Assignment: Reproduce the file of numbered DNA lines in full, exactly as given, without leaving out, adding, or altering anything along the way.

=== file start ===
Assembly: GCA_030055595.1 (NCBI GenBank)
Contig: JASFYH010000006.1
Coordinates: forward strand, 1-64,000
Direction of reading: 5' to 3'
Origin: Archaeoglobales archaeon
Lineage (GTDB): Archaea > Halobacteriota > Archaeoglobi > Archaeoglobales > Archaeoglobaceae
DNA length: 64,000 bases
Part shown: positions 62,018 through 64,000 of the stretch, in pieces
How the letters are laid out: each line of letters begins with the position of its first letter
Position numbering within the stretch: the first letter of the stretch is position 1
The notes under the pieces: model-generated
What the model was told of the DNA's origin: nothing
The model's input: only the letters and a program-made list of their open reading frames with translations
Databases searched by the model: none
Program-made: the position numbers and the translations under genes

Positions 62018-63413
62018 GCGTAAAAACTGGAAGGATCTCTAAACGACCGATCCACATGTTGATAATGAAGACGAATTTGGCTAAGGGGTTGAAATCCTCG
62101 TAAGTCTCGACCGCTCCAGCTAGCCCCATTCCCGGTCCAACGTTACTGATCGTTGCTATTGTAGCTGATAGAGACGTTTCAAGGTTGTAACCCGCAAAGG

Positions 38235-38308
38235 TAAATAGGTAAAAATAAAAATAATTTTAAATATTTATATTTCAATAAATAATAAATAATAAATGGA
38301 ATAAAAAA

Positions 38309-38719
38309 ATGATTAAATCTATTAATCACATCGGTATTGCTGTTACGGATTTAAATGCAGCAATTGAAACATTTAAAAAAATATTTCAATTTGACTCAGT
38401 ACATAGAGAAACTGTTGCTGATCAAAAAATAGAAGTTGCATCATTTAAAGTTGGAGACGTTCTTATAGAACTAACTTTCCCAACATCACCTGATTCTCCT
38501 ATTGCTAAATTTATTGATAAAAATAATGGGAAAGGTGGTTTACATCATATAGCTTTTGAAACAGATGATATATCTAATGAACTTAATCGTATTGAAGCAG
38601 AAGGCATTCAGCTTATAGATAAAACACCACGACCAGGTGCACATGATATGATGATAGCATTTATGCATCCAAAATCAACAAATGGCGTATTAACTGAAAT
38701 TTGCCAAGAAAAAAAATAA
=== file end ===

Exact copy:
Assembly: GCA_030055595.1 (NCBI GenBank)
Contig: JASFYH010000006.1
Coordinates: forward strand, 1-64,000
Direction of reading: 5' to 3'
Origin: Archaeoglobales archaeon
Lineage (GTDB): Archaea > Halobacteriota > Archaeoglobi > Archaeoglobales > Archaeoglobaceae
DNA length: 64,000 bases
Part shown: positions 62,018 through 64,000 of the stretch, in pieces
How the letters are laid out: each line of letters begins with the position of its first letter
Position numbering within the stretch: the first letter of the stretch is position 1
The notes under the pieces: model-generated
What the model was told of the DNA's origin: nothing
The model's input: only the letters and a program-made list of their open reading frames with translations
Databases searched by the model: none
Program-made: the position numbers and the translations under genes

Positions 62018-63413
62018 GCGTAAAAACTGGAAGGATCTCTAAACGACCGATCCACATGTTGATAATGAAGACGAATTTGGCTAAGGGGTTGAAATCCTCG
62101 TAAGTCTCGACCGCTCCAGCTAGCCCCATTCCCGGTCCAACGTTACTGATCGTTGCTATTGTAGCTGATAGAGACGTTTCAAGGTTGTAACCCGCAAAGG

Positions 38235-38308
38235 TAAATAGGTAAAAATAAAAATAATTTTAAATATTTATATTTCAATAAATAATAAATAATAAATGGA
38301 ATAAAAAA

Positions 38309-38719
38309 ATGATTAAATCTATTAATCACATCGGTATTGCTGTTACGGATTTAAATGCAGCAATTGAAACATTTAAAAAAATATTTCAATTTGACTCAGT
38401 ACATAGAGAAACTGTTGCTGATCAAAAAATAGAAGTTGCATCATTTAAAGTTGGAGACGTTCTTATAGAACTAACTTTCCCAACATCACCTGATTCTCCT
38501 ATTGCTAAATTTATTGATAAAAATAATGGGAAAGGTGGTTTACATCATATAGCTTTTGAAACAGATGATATATCTAATGAACTTAATCGTATTGAAGCAG
38601 AAGGCATTCAGCTTATAGATAAAACACCACGACCAGGTGCACATGATATGATGATAGCATTTATGCATCCAAAATCAACAAATGGCGTATTAACTGAAAT
38701 TTGCCAAGAAAAAAAATAA